Decoupling additional use grants from bridge provider is probably fine. I would support a proposal that does not specify bridge provider.
Some conversation about the future of deployment proposals:
I want to explore this from the framework of what gives a deployment team confidence the work they are doing will be 1. legally safe 2. supported by the DAO.
I obviously do not speak for gnosis team, but I imagine this is a concern to most organizations deploying Uniswap on an external chain.
Giving an additional use grant to a deployment team allows them to deploy with legal clarity, and they can begin work immediately.
At some point, a deployment team needs to be confident the DAO will chose to support their specific deployment which utilizes a specific bridge.
There needs to be a separate process for the DAO to chose to respect the external deployment using the specified bridge. This should likely come ideally come BEFORE the team spends a significant amount of time integrating with a bridge provider. Though the issue with this is it gives the deploying team little flexibility, as they are bound by the terms of the original vote.
With the license expiring, we are going to see a ton of ‘deployments’ of Uniswap v3 in all sorts of environments. Even multiple deployments on the same chain.
The only ‘official’ deployments becomes those which Uniswap governance choses to send governance proposals to (please correct me if the former statement is incorrect). We could run formal votes to say ‘we respect this deployment as the official deployment on X chain’, or we could informally determine official deployments by only sending proposals to those deployments.
My suggestion is after the expiry, we host 2 votes
1. Uniswap signaling to support a deployment on X chain
This should not specify a bridge provider to give the deploying team maximum formalized flexibility. This reduces the need for additional votes if the specified bridge provider is no longer suitable, or any other issues that arise in the process.
As per Penn Blockchain’s point here, this should be left very general, and be an overall assessment of the chain’s liquidity, technical interest, alignment, etc.
There should be off-chain, non-binding discussion about the deployment details to give the deploying team comfort in the work they will begin doing at this point. Though, the statements made will not be binding to either party to give flexibility to the team. This means: working with the assessment committee to ensure they are confident in the bridge solution being used, providing a timeline and method for deploying, being transparent in the forum about any changes in direction taken, having active conversation about the rewrite/transpilation/audit process for non-EVM native deployments.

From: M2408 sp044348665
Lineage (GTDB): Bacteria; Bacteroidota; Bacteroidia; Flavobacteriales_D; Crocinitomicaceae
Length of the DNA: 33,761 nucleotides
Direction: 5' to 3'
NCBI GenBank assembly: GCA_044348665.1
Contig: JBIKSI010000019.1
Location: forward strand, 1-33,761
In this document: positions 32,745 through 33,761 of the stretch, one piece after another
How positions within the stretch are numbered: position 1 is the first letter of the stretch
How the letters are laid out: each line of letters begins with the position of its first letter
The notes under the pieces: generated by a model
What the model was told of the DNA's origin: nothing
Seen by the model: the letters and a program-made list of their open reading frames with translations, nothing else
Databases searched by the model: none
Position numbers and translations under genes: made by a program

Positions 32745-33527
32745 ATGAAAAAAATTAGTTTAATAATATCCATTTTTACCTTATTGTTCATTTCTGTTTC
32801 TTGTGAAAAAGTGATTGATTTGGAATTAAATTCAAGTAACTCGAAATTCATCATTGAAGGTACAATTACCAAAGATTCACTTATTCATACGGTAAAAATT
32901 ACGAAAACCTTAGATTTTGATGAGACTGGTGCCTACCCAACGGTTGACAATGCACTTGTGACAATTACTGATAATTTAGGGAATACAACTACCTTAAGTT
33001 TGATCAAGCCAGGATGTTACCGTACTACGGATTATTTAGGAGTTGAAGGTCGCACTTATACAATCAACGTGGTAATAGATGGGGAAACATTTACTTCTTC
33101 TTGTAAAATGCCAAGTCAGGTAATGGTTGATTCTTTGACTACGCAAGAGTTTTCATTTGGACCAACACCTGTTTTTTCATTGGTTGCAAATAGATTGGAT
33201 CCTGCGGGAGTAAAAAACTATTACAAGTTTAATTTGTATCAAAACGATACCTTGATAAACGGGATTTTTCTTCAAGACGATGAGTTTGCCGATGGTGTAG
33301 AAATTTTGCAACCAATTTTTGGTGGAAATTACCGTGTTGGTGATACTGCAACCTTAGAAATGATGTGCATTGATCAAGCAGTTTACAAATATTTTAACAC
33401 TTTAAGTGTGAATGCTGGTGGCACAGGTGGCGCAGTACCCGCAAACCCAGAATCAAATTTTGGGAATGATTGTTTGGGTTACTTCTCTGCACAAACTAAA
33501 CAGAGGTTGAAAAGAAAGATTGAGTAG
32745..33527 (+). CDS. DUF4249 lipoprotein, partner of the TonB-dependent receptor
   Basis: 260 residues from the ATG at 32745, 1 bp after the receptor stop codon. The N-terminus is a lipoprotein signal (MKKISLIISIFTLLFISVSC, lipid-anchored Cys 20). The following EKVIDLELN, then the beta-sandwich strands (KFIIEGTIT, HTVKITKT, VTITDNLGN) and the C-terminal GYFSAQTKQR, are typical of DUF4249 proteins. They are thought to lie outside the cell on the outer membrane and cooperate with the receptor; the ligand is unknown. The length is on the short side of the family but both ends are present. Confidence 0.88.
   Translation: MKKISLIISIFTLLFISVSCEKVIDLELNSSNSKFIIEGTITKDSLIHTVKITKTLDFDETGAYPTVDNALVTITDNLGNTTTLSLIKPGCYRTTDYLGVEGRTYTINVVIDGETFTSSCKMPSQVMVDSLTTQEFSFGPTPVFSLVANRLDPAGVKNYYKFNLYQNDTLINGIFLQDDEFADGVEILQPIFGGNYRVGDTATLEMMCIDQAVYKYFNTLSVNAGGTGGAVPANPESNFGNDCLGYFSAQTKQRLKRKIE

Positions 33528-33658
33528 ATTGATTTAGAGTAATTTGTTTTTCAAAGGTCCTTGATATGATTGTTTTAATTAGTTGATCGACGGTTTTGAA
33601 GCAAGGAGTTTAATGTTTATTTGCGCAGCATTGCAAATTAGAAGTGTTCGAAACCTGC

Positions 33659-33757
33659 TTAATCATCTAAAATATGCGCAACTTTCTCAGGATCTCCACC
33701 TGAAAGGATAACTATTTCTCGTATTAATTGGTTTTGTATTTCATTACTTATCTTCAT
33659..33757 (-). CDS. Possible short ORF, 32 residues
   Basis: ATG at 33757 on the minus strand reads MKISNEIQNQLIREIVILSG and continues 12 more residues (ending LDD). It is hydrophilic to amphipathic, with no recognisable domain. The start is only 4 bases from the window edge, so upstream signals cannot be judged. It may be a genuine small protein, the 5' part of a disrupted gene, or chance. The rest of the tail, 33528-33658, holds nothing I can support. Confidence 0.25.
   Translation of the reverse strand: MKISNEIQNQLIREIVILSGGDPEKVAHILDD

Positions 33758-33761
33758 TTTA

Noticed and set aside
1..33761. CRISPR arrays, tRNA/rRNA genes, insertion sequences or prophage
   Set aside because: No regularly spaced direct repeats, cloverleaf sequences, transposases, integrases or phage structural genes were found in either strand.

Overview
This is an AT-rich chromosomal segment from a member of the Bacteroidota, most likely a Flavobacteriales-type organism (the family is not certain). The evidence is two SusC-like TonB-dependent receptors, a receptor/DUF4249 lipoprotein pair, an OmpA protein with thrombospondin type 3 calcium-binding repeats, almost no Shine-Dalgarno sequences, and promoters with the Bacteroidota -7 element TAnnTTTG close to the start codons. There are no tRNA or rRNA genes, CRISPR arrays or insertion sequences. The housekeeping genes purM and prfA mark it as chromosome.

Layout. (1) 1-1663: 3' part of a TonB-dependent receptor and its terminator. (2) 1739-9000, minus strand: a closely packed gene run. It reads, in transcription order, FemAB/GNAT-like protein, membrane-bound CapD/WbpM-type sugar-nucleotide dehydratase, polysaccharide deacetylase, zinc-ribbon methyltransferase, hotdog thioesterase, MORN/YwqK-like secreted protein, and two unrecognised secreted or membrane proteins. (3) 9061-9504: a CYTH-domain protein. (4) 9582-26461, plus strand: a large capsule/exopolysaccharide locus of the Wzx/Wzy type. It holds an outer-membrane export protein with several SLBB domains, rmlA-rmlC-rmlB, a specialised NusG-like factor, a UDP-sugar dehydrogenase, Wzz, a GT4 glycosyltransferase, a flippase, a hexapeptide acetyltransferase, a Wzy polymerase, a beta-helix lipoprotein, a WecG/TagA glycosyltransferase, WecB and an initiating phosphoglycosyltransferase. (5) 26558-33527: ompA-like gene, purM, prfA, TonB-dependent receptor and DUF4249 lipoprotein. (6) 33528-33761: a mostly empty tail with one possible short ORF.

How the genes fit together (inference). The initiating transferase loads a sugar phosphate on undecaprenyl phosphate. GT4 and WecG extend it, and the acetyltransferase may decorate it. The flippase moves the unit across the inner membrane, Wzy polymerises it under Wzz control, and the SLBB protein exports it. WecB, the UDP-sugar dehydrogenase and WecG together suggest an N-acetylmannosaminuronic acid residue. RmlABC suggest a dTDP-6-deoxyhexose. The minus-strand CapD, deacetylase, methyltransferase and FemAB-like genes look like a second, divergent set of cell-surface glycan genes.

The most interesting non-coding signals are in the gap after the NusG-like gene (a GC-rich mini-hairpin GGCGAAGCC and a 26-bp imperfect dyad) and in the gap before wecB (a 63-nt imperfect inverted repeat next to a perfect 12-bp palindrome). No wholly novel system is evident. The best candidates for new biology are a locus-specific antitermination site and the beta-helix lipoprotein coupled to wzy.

This gives the deploying team relative confidence in the direction they are taking without strictly binding them to any methods during the deployment process.
2. Uniswap officially supporting a deployment
This is to be done after the deployment is successful and can be fully assessed, with a given bridge provider and verified contract addresses. The deployment can even be tested, the only contingency is Uniswap DAO has not agreed to govern the deployment yet.
This is more ideal as any deployment can be verified before being ‘official’. This becomes particularly relevant as we explore Uniswap moving outside of native-EVM execution environments where there is increased subjectivity about each deployment.
Overall, I’m looking ahead where there becomes a lot more nuance about what a Uniswap deployment looks like, and hope the governance process incorporates a final vote after the deployment has been made. There should also be a method to switching the official deployment on a destination chain.
For example, if someone rewrites v3 with intense gas optimizations and pays for suitable audits, it’s my opinion the DAO should be able to make the decision to support such a deployment on an L2 over another one that’s a native fork of the official github contracts (this may be a controversial take). But this logic also applies to non-EVM native deployments where there is inherently increased subjectivity.
The only other thing I can think of as a deployment being ‘official’ is being supported by the ‘official’ frontend. Does UL run this? Is there a plan to make this community managed (forgive me if it already is)? Could/should/can we incorporate being listed on the front end as part of this governance decision?
Sorry for the long post in the Gnosis thread. I am supportive of the teams current plan, just wanted to raise these concerns and figured this conversation was relevant.